The employee's right to privacy versus the employer's right to monitor electronic transmissions from the workplace.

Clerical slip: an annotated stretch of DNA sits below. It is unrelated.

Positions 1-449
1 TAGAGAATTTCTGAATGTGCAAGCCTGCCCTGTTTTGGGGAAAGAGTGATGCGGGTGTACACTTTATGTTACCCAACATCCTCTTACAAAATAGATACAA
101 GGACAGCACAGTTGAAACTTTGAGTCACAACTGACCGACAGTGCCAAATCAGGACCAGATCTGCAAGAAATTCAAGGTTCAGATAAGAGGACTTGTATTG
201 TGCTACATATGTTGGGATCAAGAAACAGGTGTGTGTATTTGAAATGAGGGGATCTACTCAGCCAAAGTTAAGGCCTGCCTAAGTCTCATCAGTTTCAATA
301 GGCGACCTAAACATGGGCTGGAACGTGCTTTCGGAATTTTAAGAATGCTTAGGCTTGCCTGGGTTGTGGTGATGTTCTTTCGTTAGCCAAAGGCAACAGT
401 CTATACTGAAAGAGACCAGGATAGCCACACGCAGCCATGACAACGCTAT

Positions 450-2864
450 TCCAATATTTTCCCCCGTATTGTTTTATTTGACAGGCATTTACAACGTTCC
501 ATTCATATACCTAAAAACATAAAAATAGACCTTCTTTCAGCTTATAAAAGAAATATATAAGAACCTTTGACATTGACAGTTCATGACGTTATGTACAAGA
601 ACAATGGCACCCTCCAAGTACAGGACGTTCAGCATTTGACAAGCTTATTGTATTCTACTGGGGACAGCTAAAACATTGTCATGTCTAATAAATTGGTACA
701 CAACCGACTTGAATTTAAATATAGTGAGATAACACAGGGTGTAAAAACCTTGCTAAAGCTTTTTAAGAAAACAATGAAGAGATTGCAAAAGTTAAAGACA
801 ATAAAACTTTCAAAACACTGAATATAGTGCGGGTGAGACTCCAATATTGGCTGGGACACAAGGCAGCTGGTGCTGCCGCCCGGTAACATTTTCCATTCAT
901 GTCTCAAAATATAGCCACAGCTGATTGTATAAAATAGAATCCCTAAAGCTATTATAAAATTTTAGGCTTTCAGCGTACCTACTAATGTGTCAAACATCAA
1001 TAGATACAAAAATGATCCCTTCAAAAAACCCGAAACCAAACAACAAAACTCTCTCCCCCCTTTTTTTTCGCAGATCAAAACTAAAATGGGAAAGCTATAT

Privacy is important because it represents human dignity or the preservation of the ‘inner sanctum’. Due to technological developments the operational concerns of employers are continuously threatened or challenged by the employee’s right to privacy in the workplace. It is common knowledge that employees all over the world are exposed to numerous privacy invasive measures, including drug testing, psychological testing, polygraph testing, genetic testing, psychological testing, electronic monitoring and background checks. The issue at the heart of this dissertation is to determine to what extent privacy is protected in the South African workplace given advancements in technology and the implications (if any) for the right to privacy. A secondary aim of the dissertation is to attempt to provide a pragmatic balance between the privacy concerns of employees and the operational needs of employers in this technological age. This dissertation mainly focuses on the invasion of privacy in the workplace through the monitoring of focus areas of email, internet and telephone correspondences of the employee. To provide an answer to the research issue discussed above, this dissertation addresses four ancillary or interrelated issues. First, the broad historical development of the legal protection of privacy is traced, examined and a workable definition of privacy is identified with reference to academic debate and comparative legislative and judicial developments. Secondly legislation on the regulation of monitoring in the workplace is critically examined and discussed. Thirdly, those reasons and practices, which threaten privacy in the employment sphere, are identified and briefly discussed. More specifically, the dissertation considers how these reasons and practices challenge privacy, the rationale for their existence and, if applicable, how these reasons and practices may be accommodated while simultaneously accommodating both privacy and the legitimate concerns of employers. Fourthly, a detailed evaluation of the case law and judicial developments of South Africa on the right to privacy in the workplace are examined so as to seek a balance if any between the employee’s right to privacy and the employer’s right to monitor. To successfully tackle the above issues the dissertation uses the conventional legal methodology associated with relative legal research, which includes a literature review of applicable law and legal framework and a review of relevant case law.